Social media: the profound, instinctive and unquantifiable

There were a few instances this week that reminded me of :

(a) how profound social media can be—a particular depth of awareness and appreciation exists, which we easily take for granted as we are swept away by the immediacy of what fascinates and confounds us in the ‘here and now’, as well as

(b) the prevailing yet invisible evidence that reasoning guided by intuition and instinct remains largely untapped and suitably (if not beautifully) unquantifiable.

Let me parse through the density of these thoughts in more digestible terms:

1 – Collaboration looks easy but really only works with earned trust

imageAt the risk of sounding like a broken record, I will continue to maintain that Twitter is the iconic face of social media. It is, indeed, what I consider the universal core from which all other social networks triangulate and map their respective bearings within the unfathomable grid of cyberspace.

As such, Twitter is where I’ve truly established my public voice and presence – professional or otherwise. Where I’ve organically built my tribe, nurtured online/offline relationships, and depended upon them for support and affirmation.

Clear proof of this is how @andymci and I quickly agreed to revive a startup themed Twitter chat (#canstartchat) and pick up where we’ve left it last spring.

How we reacted ‘in-a-flash’, without hesitation typifies what most call ‘earned trust’. If any of us ever fail to value this non-metric based element, then we’re fretty much pucked.

2 –  The human psyche will always underpin the evolution of social media

First, kudos to TechCrunch for tweeting about emotion-driven marketing and to TheNextWeb for the pyschology of social media tweet.

Admittedly, most of us marketers (well, the cool ones anyway) are properly conditioned to develop a flare for snark. However, my poor attempt at joking about the redundancy of  having “psychology and social media” in one breath is ironically what inspired me to hammer out this post.

What’s even more painfully ironic, is how the above (bolded!) statement makes me sound like Captain Obvious. But you know, there may well be other factors at play as social media evolves,  not least of which is the technology that drives it to transform.

Most revealing for me has been how tech itself is getting closer and closer to mapping out parameters that characterize the human psyche. With promising advancements in automated systems, robotics and AI, we have never been more thrilled nor vigilant about the possibilities.

So lets hope. That the human psyche will continue to underpin its evolution. Not Goo–I mean, Skynet.

3 –  Philosophical consistency is the hallmark of expertise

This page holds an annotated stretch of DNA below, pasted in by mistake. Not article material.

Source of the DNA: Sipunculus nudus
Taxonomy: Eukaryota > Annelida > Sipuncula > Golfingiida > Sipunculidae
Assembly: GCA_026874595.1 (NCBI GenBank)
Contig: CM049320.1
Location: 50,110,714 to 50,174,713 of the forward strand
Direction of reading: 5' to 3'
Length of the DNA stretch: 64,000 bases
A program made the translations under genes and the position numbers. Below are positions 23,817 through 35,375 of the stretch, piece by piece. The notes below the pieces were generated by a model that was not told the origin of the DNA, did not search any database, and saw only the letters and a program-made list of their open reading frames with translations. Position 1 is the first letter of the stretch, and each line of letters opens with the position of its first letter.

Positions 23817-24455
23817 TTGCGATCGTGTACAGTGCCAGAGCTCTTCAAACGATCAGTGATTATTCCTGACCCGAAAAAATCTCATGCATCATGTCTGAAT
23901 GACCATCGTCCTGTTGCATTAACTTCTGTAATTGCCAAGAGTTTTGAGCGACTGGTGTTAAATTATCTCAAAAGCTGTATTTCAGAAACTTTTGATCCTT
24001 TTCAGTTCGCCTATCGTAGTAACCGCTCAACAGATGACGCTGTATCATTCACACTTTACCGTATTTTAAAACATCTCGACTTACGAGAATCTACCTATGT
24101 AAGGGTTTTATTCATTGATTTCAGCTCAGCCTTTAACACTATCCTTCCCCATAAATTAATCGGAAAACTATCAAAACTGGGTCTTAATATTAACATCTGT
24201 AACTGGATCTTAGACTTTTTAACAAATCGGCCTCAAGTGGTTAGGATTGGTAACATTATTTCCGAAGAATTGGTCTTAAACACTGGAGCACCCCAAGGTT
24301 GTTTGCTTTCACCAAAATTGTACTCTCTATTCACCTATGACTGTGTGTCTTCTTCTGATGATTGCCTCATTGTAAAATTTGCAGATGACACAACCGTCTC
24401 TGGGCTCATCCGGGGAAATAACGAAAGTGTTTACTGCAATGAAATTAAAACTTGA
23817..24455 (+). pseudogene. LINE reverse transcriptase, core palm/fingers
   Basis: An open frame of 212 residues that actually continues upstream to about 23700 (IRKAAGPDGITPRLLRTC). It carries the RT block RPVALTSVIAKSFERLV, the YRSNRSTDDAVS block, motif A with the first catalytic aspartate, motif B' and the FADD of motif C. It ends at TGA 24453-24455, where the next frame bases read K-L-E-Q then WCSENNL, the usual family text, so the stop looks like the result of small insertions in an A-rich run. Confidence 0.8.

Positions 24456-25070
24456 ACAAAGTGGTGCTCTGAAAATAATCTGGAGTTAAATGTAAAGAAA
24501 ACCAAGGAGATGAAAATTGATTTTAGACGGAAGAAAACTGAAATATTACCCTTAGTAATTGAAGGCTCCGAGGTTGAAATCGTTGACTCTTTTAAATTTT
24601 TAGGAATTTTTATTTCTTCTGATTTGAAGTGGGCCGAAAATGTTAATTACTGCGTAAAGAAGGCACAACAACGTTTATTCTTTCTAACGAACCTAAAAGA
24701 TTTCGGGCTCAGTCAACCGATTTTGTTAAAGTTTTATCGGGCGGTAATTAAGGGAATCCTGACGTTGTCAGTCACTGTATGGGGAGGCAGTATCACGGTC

I often reflect upon one of my tweet replies to @jetude after I once quickly pinged back that “I am a die-hard existentialist at heart.” I questioned this for a nano, only because I doubted how true that statement really was.

Or perhaps I wanted to see if I remained true to this conviction. To be honest, the existential philosophers have strongly influenced my perspective.

But whatever your philosophical leaning may be: rationalist, post-modernist or say-it-in-plain-English-ist, remaining consistent with your personal reference point (your philosophical predisposition) strengthens the logic of your own convictions.

image (1)When @banovsky had a brief lapse about ‘keeping up pace”, I was glad to remind him of his own philosophical consistency. And to avoid second-guessing himself:

4 – Early formative years are more critical than later stages of development

My peers (folks of my generation in the cusp of Boomer and GenX) may agree with me when I say that we have had the privilege of the best years of education (at least here in Canada).

I don’t say this to brag. I say it with big sigh of relief, as I hear horror stories of how challenging learning can be for the young minds of this generation.

In retrospect, my high school years have been the most impressionable and formative. Of course, post secondary schooling and eventually being in the workforce played important roles. But I would not have been as confident had I not undergone the level and quality of training I did in high school.

The same phenomenon applies to how well you bet on social media’s power. Yes, we are betting on it. We are counting on social media to open many doors. Not just for selling, marketing or selfie-ing. But for actualizing democratized and uncensored access to aspects of our life, which we used to never be able to see or hear about. In an instant. In a tweet.

So be thankful.

Sometimes, what you can’t measure, what you can’t tag a price to, can be the most profound experience you will ever have. Or recall to have.

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